Share this article on:

Complex Visual Manifestations of Posterior Cortical Atrophy

Reñé, Ramon MD, PhD; Muñoz, Silvia MD; Campdelacreu, Jaume MD, PhD; Gascon-Bayarri, Jordi MD; Rico, Imma MD; Juncadella, Montserrat MD, PhD; Arruga, Jordi MD, PhD

doi: 10.1097/WNO.0b013e31826b9454
Original Contribution

Abstract: We describe 5 patients with complex visual disturbances in the absence of ocular pathology who were ultimately diagnosed with posterior cortical atrophy (PCA). The presence of visual cortical symptoms, neuroimaging findings and clinical evolution led to the diagnosis 1-5 years after the onset of visual symptoms. Age of onset ranged from 50-66 years. In 3 cases, magnetic resonance imaging (MRI) of the brain demonstrated predominantly right posterior cortical atrophy. The other 2 patients had nonspecific MRI findings but the diagnosis was established given the findings on clinical examination and positron emission tomography (PET). All progressed to global dementia and an autopsy confirmed the diagnosis of Alzheimer disease in one patient. The possibility of PCA should be considered when a patient presents with complex visual symptoms in the absence of ocular pathology. Early neurological assessment may avoid diagnostic delay.

Departments of Neurology-Dementia Unit (RR, JC, JGB), Neuropsychology (IR, MJ), and Ophthalmology (SM, JA), Hospital Universitari de Bellvitge, L’Hospitalet de Llobregat, Spain.

Address correspondence to Ramon Reñé, MD, PhD. Neurology Service. Hospital Universitari de Bellvitge. Feixa Llarga s/n, 08907 L’Hospitalet de Llobregat, Spain; E-mail:

The authors report no financial or conflicts of interest to disclose.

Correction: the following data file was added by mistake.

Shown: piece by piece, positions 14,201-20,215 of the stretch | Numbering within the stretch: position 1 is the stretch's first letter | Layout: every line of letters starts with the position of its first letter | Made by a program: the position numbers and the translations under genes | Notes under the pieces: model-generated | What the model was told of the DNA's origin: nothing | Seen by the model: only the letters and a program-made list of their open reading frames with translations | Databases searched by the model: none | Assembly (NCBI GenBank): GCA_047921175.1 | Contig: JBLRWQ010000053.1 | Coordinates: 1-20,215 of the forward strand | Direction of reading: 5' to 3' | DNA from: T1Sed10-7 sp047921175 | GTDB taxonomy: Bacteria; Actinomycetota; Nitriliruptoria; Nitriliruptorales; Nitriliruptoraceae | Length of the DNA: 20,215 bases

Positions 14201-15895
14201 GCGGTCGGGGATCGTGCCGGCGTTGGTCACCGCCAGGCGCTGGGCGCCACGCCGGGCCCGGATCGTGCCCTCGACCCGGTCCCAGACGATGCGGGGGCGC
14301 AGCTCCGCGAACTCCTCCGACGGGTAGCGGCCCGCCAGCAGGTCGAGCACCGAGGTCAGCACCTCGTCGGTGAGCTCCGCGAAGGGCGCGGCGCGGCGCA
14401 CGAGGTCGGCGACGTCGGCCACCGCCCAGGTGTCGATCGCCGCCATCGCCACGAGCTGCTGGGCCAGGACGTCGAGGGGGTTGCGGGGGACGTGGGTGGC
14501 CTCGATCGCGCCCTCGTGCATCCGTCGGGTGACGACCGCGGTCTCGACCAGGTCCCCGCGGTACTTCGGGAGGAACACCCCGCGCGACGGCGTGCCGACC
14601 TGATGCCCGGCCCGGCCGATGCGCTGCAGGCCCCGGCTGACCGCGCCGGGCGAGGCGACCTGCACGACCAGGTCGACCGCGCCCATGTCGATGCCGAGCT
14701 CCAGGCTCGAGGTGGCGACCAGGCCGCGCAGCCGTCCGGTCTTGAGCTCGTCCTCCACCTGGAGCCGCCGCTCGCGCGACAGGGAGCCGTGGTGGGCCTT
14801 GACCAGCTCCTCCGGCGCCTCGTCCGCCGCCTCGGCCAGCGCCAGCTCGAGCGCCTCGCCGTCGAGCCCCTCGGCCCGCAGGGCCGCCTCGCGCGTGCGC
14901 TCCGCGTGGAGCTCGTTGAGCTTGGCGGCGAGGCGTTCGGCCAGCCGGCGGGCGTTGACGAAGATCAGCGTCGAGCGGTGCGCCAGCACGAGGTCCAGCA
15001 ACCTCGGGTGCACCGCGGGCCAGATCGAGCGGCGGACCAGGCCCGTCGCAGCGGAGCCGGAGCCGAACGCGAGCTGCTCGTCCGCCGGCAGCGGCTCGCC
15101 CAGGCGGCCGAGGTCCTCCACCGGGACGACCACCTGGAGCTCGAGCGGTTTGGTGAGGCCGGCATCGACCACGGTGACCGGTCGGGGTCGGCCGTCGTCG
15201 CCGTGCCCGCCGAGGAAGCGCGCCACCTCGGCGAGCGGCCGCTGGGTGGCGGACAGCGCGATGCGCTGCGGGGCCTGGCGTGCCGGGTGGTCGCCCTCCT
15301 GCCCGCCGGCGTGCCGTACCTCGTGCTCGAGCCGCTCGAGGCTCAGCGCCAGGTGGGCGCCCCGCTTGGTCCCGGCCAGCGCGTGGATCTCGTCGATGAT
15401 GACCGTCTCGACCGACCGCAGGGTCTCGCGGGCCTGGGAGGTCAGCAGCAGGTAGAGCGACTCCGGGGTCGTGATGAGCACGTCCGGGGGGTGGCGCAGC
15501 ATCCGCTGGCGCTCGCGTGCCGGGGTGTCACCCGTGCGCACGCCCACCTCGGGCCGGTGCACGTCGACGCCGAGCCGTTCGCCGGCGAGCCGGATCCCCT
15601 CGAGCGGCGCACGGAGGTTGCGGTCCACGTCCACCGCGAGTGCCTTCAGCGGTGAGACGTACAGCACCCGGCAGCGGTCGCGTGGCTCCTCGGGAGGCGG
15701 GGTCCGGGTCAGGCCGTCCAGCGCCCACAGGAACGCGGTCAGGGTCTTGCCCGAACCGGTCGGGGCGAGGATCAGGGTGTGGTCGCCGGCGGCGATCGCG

Posterior cortical atrophy (PCA) is a progressive neurodegenerative syndrome, usually of presenile onset, associated with atrophy of the occipital and parieto-occipital cortex (1,2) and clinically characterized by symptoms and signs of cortical visual dysfunction (3,4). Diagnostic criteria have been proposed (Table 1) (1,4). The initial symptoms are usually nonspecific visual complaints that prompt the patient to visit an ophthalmologist (1). When ocular pathology is not found, the diagnosis often is delayed until cognitive deficits are detected or further testing is performed.

Back to Top | Article Outline


Five patients were diagnosed with PCA in the Dementia Unit of the Hospital de Bellvitge in the past 10 years. A retrospective review was done of their medical records. Extensive neuropsychological examination, structural neuroimaging (magnetic resonance imaging and/or computed tomography [CT]), and functional neuroimaging (99Tc-HMPAO single-photon emission computed tomography [SPECT] and/or 18FDG positron emission tomography [PET]) were performed in all patients, and, in 1 patient, neuropathological study was available.

Back to Top | Article Outline


Three men and 2 women aged 50–66 years were included. None of them had a family history of dementia. Clinical findings and examination results are summarized in Table 2. Detailed description of 3 cases is presented.

Back to Top | Article Outline

Case 1

A 65-year-old woman described problems with her vision over the previous 5 years. She reported difficulty threading a needle, thought there was not enough light in her home and wanted to use brighter light bulbs. Two years later, she began using her left hand less and gave up cooking because she dropped food out of the frying pan. She could not recognize people’s faces and identified her own children only by their voices. She could not find or organize her clothing. Two years ago, the patient decided to see an ophthalmologist. Visual acuity was normal, but a left homonymous hemianopia was found. Visual evoked potentials were normal. Brain CT revealed asymmetric enlargement of the lateral ventricles (Fig. 1). One year ago, she was unable to write, tell time on her watch, make the bed, dress herself, grasp an object, and easily got lost, but she did not complain about her memory.

On seeing a neurologist, she reported feeling depressed because she was aware of her deficits. Examination revealed a left homonymous hemianopia, left upper limb neglect and deafferentation, alexia, agraphia, right-left confusion, finger agnosia, bilateral stereoagnosia, sensory extinction, optic ataxia, and mild parkinsonism (Table 2). SPECT showed severe right parietotemporo-occipital hypoperfusion. PCA was diagnosed. She died in an institution 3 years later.

Back to Top | Article Outline

Case 2